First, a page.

Re-adjusting to Home: 3 Tips for College Winter Break

Last Updated on October 10, 2013

Re-adjusting to Home: 3 Tips for College Winter BreakBeing back under your parents roof for the winter break is a challenge, especially for college freshmen. Even students that think of home as their comfort zone have trouble adjusting. You feel like a guest. You feel like your parents aren’t realizing that you’re a grown up. All of a sudden, you miss your cramped dorm room even if you’ve been missing home the whole time you’ve been away.

Here are some ideas on how you can handle the awkwardness of being home again for the break.

1. Volunteer to Do Chores

Coming back home after months of being away can be awkward. You got used to being on your own, and now you have to follow rules again. Simple rules like cleaning up after dinner or taking the trash out at night could lead to an exchange of words between child and parent. On your first day, make it clear that you have chosen the chores you want to do by volunteering.

If you prefer to do the dishes after lunch rather than after dinner, let your folks know. Be very offhand about it, like it’s the most natural thing in the world for you to take on some chores. For instance, casually leave a note on the breakfast table to let them know you’ll be doing the laundry or cleaning the front yard after your morning run. If you’re an early riser, make breakfast before you leave so that your folks wouldn’t need to make their own.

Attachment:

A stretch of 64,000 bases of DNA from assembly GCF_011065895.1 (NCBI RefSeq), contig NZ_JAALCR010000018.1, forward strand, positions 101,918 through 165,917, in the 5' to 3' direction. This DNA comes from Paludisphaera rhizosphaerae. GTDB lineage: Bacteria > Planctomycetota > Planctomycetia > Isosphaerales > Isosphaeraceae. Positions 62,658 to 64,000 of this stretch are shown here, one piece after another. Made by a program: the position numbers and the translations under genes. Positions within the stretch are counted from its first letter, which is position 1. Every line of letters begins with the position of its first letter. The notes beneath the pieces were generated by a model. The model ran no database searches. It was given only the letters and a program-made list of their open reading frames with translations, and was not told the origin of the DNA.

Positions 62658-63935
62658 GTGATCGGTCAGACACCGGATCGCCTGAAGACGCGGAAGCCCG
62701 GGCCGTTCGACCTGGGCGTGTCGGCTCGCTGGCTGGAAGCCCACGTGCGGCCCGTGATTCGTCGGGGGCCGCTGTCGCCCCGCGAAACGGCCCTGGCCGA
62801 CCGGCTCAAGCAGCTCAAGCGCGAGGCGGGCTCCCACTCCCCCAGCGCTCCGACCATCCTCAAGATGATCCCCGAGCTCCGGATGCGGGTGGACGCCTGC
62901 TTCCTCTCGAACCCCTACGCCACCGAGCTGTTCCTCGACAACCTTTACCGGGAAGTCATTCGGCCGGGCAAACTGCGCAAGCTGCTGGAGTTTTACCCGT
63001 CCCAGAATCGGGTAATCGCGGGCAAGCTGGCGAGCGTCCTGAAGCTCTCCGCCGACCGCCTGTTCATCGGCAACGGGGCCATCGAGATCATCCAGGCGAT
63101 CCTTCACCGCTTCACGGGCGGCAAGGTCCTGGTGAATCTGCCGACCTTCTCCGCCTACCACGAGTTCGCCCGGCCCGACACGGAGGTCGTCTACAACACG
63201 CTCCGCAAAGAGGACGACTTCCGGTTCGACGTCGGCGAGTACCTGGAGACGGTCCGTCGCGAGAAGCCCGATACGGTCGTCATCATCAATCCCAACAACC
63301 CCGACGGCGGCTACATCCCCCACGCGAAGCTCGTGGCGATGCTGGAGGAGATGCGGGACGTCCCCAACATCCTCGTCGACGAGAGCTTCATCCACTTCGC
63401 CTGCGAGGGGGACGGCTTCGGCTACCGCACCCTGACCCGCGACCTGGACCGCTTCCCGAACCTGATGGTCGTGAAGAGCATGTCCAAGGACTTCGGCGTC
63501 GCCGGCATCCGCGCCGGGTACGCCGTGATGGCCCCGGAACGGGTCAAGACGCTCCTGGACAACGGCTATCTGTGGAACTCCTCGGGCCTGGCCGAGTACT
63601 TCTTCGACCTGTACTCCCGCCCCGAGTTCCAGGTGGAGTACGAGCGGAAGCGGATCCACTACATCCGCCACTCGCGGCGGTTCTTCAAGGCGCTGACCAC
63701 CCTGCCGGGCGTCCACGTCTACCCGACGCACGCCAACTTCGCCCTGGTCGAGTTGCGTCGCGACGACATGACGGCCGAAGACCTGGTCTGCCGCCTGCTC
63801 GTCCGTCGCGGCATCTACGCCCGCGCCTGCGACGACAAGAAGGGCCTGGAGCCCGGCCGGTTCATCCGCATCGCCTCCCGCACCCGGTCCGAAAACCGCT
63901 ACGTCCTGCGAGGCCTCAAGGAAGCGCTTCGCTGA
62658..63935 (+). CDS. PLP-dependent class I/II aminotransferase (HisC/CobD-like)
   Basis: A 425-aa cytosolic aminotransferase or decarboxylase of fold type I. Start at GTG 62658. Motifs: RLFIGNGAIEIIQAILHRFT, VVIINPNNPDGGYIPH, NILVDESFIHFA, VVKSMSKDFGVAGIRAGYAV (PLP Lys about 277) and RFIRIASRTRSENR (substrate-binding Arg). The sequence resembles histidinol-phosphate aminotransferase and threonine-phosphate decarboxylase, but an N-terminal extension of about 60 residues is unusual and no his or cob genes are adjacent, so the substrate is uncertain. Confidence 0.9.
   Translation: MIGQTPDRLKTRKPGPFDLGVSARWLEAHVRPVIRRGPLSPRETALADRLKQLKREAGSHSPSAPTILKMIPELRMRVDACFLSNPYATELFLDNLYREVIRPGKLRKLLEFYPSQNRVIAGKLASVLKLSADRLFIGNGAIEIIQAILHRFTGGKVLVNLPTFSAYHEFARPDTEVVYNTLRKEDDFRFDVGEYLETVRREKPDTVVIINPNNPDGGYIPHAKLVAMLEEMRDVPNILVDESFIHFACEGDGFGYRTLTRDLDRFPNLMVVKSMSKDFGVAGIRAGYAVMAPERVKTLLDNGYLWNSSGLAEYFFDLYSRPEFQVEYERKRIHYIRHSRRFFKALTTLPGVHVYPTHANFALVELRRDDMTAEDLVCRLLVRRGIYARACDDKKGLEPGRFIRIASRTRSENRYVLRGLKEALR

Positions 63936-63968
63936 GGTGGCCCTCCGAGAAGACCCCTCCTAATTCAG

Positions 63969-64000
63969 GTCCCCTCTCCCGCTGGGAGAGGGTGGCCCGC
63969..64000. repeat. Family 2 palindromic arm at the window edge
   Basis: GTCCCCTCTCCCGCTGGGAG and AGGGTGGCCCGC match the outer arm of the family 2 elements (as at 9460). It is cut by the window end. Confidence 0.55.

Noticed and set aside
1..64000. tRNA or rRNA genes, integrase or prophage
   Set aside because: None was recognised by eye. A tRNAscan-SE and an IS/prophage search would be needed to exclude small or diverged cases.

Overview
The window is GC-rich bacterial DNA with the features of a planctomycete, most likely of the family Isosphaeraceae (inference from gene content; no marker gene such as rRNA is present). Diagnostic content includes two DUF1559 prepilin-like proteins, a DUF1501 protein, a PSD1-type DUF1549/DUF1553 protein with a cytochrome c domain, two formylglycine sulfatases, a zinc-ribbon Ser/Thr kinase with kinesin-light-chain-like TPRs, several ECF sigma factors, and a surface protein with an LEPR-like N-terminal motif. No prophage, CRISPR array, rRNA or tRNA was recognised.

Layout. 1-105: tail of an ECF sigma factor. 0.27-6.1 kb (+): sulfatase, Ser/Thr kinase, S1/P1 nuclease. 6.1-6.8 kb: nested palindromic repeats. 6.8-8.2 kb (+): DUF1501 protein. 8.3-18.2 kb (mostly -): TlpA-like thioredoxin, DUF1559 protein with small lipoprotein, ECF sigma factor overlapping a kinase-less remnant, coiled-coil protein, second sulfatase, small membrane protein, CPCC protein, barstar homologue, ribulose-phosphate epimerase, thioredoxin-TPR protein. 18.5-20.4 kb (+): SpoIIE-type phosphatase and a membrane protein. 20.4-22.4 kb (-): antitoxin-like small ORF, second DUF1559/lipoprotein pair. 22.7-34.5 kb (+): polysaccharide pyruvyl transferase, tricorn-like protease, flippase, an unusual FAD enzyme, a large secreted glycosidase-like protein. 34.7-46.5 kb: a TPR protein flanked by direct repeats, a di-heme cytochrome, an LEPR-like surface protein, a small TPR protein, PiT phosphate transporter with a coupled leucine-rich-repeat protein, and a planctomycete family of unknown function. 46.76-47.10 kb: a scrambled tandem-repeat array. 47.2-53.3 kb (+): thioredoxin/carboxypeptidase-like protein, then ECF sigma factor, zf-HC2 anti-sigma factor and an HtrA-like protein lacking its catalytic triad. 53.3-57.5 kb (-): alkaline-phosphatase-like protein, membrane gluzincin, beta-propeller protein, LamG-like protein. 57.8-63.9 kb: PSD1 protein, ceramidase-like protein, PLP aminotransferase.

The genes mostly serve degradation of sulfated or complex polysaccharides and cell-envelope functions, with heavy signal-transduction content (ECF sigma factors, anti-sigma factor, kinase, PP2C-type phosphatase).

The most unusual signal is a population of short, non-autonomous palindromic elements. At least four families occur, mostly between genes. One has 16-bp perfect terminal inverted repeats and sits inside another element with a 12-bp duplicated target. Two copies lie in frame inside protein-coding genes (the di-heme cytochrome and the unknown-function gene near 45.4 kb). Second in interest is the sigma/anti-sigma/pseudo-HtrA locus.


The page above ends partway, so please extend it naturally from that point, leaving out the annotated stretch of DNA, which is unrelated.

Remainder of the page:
You may feel awkward telling your folks what you want to do and which chores you’d rather not do, but consider the fact that they may also feel hesitant to designate which chores they want you to help with. It’s a nice surprise when a grown-up child suddenly does household chores without being told.

2. Respect Curfews and Other Household Rules

Being under your parents’ roof again means respecting their rules, even if you’re over eighteen and you’ve been accustomed to returning home late during the weekend. Don’t forget to ask permission if you want to stay out late, use the family car, or call some friends over. Never act offended if they remind you not to drink and drive, stay away from certain areas in the neighborhood or come home early.

Most of all, don’t argue if they say no, but always have a backup plan so that you know the extent of their rules. If they say no to staying out until five in the morning, ask if you can stay out until midnight instead. Your parents would appreciate the gesture and most likely allow you to do whatever you want, because you asked nicely.

3. Plan for Quality Time With Your Family

Casually present a plan to have some family time while you’re home. You can suggest a family barbecue during the weekend or a camping trip. If you have siblings, you can spend Saturdays playing video games or watching movies with them. If you’ve been spending your weekends out of the house to catch up with high school friends, reserve the last weekend of your stay for the family.

Photo Courtesy of BIGSTOCK

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